Monday, November 23, 2020

V. Assistance and protection for women and girl victims of trafficking 5/7

          A.     Victim identification

38.    International human rights law imposes positive obligations on States to identify victims of trafficking. This duty is placed firmly on States irrespective of the lack of self-identification by a victim. Victims are often hidden in non-public areas such as private residences, isolated factories and farms, and brothels. Front-line professionals often lack the required training to adequately understand, identify and appropriately respond to all types of victims, including to survivors of sexual exploitation and intersecting forms of exploitation. . In mixed migration flows, hotspots lack appropriate and confidential spaces to carry out identification performed by trained staff and interpreters who can promptly assess indicators of vulnerability and provide adequate support. Survivors are often reluctant to self-identify and disclose their traffickers for fear of retaliation, due to lack of information on the crime and where to report it, and fear of engaging with authorities, including being detained, prosecuted, punished and deported.

           B.     Victim assistance and protection

39.    Trafficking victims have a special status and a right to special assistance and protection measures provided by the State. Long term, needs-based, comprehensive victim-centered assistance and protection measures are often lacking in anti-trafficking responses due to poor victim identification and insufficient definition and implementation of trafficking in national law.

40.    Trafficking victims are in need of immediate availability and quality support services, that must be inclusive and accessible, including access to information on their rights, medical, psychological, social and legal services available to them and how to access them as well as to safe and appropriate accommodation. Yet they often face restricted access to essential services, both in the place in which they are identified and in their place of origin for reasons of: cost and language delivery of services, lack of gender or cultural sensitivity and trauma-informed practices; failure of first responders to conduct appropriate risk assessments and referrals; fear of being forced into a rehabilitation program or cooperation with law enforcement authorities in the prosecution of traffickers; fear of prosecution for crimes committed as a consequence of having been trafficked or for immigration offences. Adequate assistance must be provided to women and girls with disabilities who are a particularly vulnerable group to be trafficked.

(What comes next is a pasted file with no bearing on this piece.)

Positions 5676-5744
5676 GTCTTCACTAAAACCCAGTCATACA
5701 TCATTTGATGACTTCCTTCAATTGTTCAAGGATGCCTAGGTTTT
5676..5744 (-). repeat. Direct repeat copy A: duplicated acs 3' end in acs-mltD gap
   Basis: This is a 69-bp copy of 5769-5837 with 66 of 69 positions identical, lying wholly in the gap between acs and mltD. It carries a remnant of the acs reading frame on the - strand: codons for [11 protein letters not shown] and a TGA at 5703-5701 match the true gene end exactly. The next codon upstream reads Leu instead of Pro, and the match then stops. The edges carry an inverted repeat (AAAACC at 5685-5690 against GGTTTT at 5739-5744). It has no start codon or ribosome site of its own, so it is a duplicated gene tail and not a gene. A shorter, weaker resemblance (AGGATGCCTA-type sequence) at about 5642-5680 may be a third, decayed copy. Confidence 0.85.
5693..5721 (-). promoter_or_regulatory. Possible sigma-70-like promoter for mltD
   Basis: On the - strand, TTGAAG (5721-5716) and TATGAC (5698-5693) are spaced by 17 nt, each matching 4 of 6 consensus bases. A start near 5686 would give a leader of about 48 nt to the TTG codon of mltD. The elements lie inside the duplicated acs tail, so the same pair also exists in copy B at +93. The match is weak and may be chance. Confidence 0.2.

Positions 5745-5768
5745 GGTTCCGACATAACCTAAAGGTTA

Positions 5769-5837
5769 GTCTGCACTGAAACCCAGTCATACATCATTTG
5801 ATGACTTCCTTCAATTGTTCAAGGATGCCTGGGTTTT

41.    States parties are obligated to protect victims of trafficking in persons, especially women and children, from revictimization. This includes guaranteeing trafficking victims’ protection against forcible return.

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